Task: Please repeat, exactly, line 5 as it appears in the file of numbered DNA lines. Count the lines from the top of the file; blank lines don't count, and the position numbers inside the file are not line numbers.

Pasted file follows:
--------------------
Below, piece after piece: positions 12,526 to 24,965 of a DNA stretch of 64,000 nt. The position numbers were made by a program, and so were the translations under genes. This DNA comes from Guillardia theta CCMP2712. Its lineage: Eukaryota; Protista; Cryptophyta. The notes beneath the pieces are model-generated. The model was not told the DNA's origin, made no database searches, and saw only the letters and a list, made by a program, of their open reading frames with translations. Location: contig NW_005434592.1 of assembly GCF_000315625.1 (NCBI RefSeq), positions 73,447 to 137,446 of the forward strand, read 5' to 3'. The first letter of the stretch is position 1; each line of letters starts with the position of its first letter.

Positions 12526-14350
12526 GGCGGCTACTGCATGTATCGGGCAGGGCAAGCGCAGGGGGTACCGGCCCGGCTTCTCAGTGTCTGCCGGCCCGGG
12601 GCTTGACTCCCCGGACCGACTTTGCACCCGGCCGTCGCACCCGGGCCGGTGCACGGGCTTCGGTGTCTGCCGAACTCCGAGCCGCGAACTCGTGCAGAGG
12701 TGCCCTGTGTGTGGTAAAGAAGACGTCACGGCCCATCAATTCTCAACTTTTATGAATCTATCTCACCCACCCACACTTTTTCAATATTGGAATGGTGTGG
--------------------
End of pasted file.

12701 TGCCCTGTGTGTGGTAAAGAAGACGTCACGGCCCATCAATTCTCAACTTTTATGAATCTATCTCACCCACCCACACTTTTTCAATATTGGAATGGTGTGG